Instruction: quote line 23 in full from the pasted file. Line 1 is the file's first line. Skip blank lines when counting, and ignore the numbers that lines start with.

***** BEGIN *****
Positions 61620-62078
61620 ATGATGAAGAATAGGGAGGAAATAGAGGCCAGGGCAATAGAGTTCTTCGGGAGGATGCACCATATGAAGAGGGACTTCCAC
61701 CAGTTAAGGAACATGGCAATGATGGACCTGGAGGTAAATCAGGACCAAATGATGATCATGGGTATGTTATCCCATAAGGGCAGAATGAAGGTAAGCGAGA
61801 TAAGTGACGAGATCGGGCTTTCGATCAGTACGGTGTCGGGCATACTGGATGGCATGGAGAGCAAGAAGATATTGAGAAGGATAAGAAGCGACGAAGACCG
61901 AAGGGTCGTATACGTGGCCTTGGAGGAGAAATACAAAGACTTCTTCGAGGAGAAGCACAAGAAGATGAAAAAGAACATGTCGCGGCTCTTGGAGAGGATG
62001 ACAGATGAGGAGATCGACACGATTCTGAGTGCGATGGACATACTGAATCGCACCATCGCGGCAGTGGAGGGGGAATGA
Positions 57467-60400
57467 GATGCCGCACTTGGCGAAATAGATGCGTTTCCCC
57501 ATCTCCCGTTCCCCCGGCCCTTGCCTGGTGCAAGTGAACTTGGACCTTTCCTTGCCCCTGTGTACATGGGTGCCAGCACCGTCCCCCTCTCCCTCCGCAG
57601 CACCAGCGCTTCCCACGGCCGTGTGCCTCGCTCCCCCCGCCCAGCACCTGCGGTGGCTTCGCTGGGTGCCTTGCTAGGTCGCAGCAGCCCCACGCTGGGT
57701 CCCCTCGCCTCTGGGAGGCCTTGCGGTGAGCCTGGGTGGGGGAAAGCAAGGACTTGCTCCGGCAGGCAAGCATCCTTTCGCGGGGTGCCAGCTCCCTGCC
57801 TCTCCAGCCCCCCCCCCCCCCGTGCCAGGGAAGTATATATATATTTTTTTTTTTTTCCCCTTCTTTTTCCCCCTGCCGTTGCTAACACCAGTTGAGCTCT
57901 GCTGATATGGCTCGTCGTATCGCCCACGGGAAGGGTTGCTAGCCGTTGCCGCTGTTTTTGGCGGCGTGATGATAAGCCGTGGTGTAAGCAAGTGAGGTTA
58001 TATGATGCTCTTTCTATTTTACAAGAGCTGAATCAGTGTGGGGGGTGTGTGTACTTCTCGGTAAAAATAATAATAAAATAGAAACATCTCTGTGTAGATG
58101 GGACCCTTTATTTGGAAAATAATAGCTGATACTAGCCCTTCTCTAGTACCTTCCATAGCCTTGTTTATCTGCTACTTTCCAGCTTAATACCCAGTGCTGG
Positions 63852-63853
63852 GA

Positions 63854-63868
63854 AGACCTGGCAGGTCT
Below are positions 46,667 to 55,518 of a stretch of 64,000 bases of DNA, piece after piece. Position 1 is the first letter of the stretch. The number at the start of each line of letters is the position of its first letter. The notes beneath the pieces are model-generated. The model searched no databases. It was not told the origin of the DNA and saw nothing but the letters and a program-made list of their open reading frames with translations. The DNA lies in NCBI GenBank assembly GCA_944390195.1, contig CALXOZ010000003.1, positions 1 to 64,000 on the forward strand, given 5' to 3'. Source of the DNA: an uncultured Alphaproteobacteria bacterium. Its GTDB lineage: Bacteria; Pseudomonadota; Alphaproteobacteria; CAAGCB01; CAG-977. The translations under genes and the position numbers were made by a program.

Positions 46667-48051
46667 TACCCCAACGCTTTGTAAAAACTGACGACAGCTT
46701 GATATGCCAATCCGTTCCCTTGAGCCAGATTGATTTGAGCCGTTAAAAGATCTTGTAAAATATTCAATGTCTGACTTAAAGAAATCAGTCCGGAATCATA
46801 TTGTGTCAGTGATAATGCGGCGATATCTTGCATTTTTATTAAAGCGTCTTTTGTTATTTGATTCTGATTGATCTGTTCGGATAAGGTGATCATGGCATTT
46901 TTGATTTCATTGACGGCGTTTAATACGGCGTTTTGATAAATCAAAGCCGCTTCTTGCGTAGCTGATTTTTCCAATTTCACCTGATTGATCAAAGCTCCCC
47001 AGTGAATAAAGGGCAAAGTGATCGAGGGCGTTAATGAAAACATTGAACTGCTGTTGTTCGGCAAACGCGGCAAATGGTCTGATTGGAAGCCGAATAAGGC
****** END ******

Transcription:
46701 GATATGCCAATCCGTTCCCTTGAGCCAGATTGATTTGAGCCGTTAAAAGATCTTGTAAAATATTCAATGTCTGACTTAAAGAAATCAGTCCGGAATCATA